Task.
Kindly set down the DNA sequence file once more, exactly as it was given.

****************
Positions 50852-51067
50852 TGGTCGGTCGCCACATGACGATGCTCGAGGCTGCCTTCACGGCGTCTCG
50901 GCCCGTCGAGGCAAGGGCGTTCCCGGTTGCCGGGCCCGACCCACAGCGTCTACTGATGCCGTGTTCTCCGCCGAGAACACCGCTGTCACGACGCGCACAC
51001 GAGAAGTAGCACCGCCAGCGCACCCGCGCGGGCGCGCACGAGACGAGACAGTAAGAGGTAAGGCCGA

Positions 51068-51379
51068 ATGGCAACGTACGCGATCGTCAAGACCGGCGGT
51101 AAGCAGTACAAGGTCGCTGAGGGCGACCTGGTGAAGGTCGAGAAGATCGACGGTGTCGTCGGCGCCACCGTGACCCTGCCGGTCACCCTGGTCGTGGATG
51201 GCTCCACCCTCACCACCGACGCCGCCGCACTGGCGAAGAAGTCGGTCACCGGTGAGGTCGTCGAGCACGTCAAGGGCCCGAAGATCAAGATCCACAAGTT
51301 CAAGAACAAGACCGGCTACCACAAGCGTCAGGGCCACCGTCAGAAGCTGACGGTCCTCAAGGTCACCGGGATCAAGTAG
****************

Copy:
Positions 50852-51067
50852 TGGTCGGTCGCCACATGACGATGCTCGAGGCTGCCTTCACGGCGTCTCG
50901 GCCCGTCGAGGCAAGGGCGTTCCCGGTTGCCGGGCCCGACCCACAGCGTCTACTGATGCCGTGTTCTCCGCCGAGAACACCGCTGTCACGACGCGCACAC
51001 GAGAAGTAGCACCGCCAGCGCACCCGCGCGGGCGCGCACGAGACGAGACAGTAAGAGGTAAGGCCGA

Positions 51068-51379
51068 ATGGCAACGTACGCGATCGTCAAGACCGGCGGT
51101 AAGCAGTACAAGGTCGCTGAGGGCGACCTGGTGAAGGTCGAGAAGATCGACGGTGTCGTCGGCGCCACCGTGACCCTGCCGGTCACCCTGGTCGTGGATG
51201 GCTCCACCCTCACCACCGACGCCGCCGCACTGGCGAAGAAGTCGGTCACCGGTGAGGTCGTCGAGCACGTCAAGGGCCCGAAGATCAAGATCCACAAGTT
51301 CAAGAACAAGACCGGCTACCACAAGCGTCAGGGCCACCGTCAGAAGCTGACGGTCCTCAAGGTCACCGGGATCAAGTAG